Camping & Survival

Airborne Contaminant Survival

Concerns over contaminated radioactive airborne particles from the Fukushima nuclear plant disaster in Japan have prompted many in the area, and around the world, to take precautions against the possibility of breathing in “hot” particles. In this modern age, with Terrorism always a possibility, natural disasters, and frequent pandemic worries, it pays to be prepared against a variety of airborne contaminants.

The contaminants you prepare against will vary widely depending on the potential threats. Residents in an area that is near active volcanoes will need to be prepared against ash, while urban dwellers may be concerned with potential nuclear, biological, or chemical (NBC) attacks. It is virtually impossible (not to mention prohibitively expensive) to prepare for every scenario, so you must choose which threats are most likely.

The equipment you choose is dependent upon your budget and the perceived threat. The most common threat that people prepare for is biological: most virus pandemics, or weaponized biological agents are both effectively combated with a simple gas mask. It has been pointed out elsewhere on the internet that the N95 mask doesn’t filter out the viruses themselves; they are far too small to be filtered out individually. Luckily, most viruses are transmitted as they ride on small aerosol droplets from coughs and sneezes or contaminated dust particles. These are easily filtered out by the N95 masks.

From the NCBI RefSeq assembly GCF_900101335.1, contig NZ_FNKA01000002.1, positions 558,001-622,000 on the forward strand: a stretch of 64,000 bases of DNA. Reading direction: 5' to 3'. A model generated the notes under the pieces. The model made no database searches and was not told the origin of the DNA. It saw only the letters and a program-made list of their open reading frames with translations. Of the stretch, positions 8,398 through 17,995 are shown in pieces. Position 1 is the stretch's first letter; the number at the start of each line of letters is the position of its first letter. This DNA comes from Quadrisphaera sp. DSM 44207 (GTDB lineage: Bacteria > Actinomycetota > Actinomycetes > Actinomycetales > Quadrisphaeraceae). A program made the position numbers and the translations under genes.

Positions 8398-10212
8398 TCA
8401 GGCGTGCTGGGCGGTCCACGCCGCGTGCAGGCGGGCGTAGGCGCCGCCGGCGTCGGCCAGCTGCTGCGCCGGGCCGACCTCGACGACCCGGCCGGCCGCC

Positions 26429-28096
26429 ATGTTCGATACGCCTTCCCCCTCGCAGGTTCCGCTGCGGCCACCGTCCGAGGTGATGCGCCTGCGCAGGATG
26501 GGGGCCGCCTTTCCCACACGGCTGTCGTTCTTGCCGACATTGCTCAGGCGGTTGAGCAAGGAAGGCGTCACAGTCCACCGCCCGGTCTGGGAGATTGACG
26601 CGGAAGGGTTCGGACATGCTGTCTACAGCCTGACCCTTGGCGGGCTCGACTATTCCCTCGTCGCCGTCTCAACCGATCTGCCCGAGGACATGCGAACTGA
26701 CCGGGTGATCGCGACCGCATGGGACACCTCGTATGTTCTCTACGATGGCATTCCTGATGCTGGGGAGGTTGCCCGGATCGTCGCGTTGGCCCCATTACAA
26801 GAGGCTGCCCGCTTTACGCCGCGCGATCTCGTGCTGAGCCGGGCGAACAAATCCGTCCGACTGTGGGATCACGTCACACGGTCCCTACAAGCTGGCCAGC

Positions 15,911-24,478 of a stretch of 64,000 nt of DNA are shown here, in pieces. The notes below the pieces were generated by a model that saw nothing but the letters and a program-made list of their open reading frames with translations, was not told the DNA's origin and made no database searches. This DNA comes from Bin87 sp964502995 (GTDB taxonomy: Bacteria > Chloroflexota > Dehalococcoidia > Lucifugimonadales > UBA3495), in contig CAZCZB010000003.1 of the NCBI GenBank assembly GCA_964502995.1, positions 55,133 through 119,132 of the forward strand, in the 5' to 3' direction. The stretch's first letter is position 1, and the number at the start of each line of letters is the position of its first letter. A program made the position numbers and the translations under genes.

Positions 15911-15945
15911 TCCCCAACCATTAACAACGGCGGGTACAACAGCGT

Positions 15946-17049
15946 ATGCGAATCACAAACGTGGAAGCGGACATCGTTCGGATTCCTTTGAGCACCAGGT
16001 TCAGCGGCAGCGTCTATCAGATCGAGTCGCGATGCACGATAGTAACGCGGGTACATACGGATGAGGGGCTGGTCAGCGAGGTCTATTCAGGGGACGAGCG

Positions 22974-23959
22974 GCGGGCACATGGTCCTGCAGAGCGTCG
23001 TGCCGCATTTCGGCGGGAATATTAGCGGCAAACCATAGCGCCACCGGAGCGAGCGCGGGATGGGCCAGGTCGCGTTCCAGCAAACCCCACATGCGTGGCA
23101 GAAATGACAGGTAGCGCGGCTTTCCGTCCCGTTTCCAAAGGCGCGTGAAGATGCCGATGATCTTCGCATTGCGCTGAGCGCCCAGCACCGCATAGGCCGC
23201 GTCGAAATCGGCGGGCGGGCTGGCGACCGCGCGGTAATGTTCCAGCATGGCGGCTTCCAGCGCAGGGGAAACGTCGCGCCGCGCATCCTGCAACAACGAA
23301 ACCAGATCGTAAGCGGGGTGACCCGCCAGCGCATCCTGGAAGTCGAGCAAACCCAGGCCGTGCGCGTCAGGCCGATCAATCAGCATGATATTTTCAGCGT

These N95 masks do have drawbacks, as they are only 95% effective against airborne biological contaminants, and they are almost completely ineffective against chemical contaminants. With the exception of large particle contaminants, chemical contaminants easily penetrate these filters. What’s more, many chemical contaminants can be absorbed through mucous membranes in the eyes and nose. To protect against them, a more effective gas mask that seals against the face is needed. Our OM10 military gas mask is effective against chemical contaminants that are absorbed through or irritate the eyes and nose. It can protect the wearer from tear gas, mace, and other chemical agents.

For the ultimate in protection however, full NBC rated military gas masks are necessary. Make sure to keep an eye on the age of your filters, as they do deteriorate over time. We have 1990s manufactured NATO filters available in packs of three.

Don’t just prepare for outdoor protection – even the most modern houses are not airtight. While remaining indoors will help reduce your exposure to airborne contaminants, it will not completely protect you. There are ways to seal off your house in the event of an airborne contamination. It sounds silly, but simple duct tape and plastic sheeting is one of the most effective ways to reduce air leaks around doors and windows. Doors and windows let an enormous amount of air through. While this may not be a big deal for a pandemic, in the case of a weaponized biological agent, nuclear or chemical contamination, it is critically important to seal your dwelling as tightly as possible against outside airborne contaminants.

Protecting yourself against airborne contaminants isn’t terribly expensive, but you do need to have a plan. Identify the most likely threats you may face and take appropriate action so that you are able to protect yourself and your loved ones in case of disaster.

The Mission of Cheaper Than Dirt!'s blog, The Shooter's Log, is to provide information—not opinions—to our customers and the shooting community. We want you, our readers, to be able to make informed decisions. The information provided here does not represent the views of Cheaper Than Dirt!

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